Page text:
Wednesday, November 18, 2020

Building a Garmin Watch Widget | Part 3: The UI

Once I had my Sun Compass Widget calculating the correct azimuth for the Sun, I was left with one more challenge: rendering this information graphically. My plan was to generate a simplified compass dial and then plot the current location of the Sun on it. The first hurdle was to realize I had to stop using XML based layouts and program the UI directly using the Dc object. The second challenge was learning how to convert polar to rectangular coordinates. With these obstacles surmounted, the UI came together with ease:

The above UI is drawn using a this strategy:

 for(degrees = 0; degrees < 365; degrees++) {
   var color = i % 90 == 0 ? "red" : "gray";
   drawDot(degrees, color);
 }
 var start = pol2rect(watchFaceWidth / 2, azimuth);
 var end   = pol2rect((watchFaceWidth / 2) - 5, azimuth);
 drawLine(start, end, "yellow");

In short: once you can think of a round watch dial as a polar coordinate space, working with it becomes a breeze.

Looking at the above UI, I realized that along with creating a compass I'd also started down the path of creating a solar clock. For example, when the Sun is due South, it's solar noon. To build on this idea, I added markings for sunrise and sunset.

In the above UI, the red dots represent cardinal directions, the yellow line represents the position of the sun and the green lines represent sunrise and sunset. You can tell this screenshot was taken about an hour after sunrise. You can also tell this was taken in the winter when the day is relatively short and the Sun will never be due East or West.

I built the above app for my watch, loaded it on my Vivoactive 4 and spent a week field testing it in the Blue Ridge Mountains.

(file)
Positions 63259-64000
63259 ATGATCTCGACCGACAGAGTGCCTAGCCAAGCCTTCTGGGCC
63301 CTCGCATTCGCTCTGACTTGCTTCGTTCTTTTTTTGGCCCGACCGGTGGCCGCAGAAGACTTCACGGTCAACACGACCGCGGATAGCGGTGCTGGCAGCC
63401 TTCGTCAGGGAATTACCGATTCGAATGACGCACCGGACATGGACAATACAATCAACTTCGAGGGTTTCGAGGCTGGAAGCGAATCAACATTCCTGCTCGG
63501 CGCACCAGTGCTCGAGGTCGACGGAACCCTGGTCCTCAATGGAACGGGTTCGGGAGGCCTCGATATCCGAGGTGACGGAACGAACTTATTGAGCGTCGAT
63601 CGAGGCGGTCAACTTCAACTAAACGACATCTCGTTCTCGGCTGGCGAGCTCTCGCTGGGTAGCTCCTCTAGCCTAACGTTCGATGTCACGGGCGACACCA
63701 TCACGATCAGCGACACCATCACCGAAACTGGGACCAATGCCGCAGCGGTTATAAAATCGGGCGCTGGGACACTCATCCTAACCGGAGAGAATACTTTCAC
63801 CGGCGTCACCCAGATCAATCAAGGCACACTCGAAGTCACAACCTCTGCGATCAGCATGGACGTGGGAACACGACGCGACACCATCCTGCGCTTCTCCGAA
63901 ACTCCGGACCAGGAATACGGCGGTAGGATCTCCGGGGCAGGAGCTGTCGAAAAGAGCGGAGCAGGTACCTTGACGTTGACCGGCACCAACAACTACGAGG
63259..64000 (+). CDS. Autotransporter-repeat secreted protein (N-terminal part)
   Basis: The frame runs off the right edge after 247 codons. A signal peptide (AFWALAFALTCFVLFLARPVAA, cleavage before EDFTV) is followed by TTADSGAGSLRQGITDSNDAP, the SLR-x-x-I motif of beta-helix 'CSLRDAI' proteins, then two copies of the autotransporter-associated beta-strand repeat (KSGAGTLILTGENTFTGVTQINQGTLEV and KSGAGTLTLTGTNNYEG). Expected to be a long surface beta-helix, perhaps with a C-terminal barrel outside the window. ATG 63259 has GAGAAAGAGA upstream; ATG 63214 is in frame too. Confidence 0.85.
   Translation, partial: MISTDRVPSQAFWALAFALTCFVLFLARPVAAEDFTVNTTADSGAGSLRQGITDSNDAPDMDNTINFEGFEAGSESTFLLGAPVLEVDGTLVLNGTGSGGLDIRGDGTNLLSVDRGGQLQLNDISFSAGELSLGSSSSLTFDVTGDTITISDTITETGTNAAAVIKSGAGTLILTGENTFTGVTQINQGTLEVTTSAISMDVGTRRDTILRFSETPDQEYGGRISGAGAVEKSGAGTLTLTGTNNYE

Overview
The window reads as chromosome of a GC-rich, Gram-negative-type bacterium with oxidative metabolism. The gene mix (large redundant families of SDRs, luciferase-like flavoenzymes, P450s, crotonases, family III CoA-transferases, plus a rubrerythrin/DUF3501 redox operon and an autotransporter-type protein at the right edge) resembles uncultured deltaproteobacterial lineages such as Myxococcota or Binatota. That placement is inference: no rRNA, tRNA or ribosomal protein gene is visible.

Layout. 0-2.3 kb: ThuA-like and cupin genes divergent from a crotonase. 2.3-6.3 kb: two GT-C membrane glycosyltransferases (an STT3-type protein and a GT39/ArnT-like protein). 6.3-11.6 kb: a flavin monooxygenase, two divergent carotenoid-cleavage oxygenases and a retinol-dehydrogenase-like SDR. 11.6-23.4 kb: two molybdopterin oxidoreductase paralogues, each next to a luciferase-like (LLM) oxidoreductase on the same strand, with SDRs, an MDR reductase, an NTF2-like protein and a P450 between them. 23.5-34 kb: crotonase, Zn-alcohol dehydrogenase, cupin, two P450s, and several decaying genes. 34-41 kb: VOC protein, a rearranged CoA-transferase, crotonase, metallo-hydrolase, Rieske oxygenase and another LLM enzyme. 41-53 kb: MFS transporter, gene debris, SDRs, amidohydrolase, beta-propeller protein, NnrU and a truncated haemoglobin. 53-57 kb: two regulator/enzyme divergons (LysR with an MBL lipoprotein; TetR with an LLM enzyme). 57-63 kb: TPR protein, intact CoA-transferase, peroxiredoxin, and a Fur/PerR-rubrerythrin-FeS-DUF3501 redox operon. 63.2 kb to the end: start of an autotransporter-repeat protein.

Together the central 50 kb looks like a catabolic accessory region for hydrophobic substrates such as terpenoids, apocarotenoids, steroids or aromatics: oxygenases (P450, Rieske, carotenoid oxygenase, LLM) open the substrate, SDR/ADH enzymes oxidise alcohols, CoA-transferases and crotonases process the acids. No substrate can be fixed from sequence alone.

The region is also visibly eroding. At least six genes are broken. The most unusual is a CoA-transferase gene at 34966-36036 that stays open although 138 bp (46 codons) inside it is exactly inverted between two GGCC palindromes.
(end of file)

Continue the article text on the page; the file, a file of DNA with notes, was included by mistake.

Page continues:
Generally, the widget performed well. It loaded quickly and always displayed accurate information. The biggest shortcoming: the effort needed to derive my current direction. To figure this out, I had to either stop and rotate my body until the yellow mark lined up with the Sun, take off my watch and line the yellow mark up up with the Sun, or attempt to do this translation mentally. While in motion, none of those options were ideal. I wanted the watch to do the work, not me. So I added the following feature.

By default, the widget shows a North-is-up view:

Clicking the top watch button rotates through a series of variations. It shows the compass with the sun ahead, to the right, behind and to the left of me:

The idea is that I can re-orient the display to roughly match where the Sun is relative to me at that moment. For example if the Sun is roughly behind me, I can click through until the compass dial shows this, and then use the cardinal markings to learn my direction.  This view is sticky, so re-checking the Sun Compass a few minutes later doesn't require me clicking through the options again.

I've now got this version running on my watch and I psyched to field test it. Once I'm satisfied with the UI, I'll finish off this project by uploading it to the Garmin IQ Store so others can give the widget a try.

As always, check out the code for this project on github.

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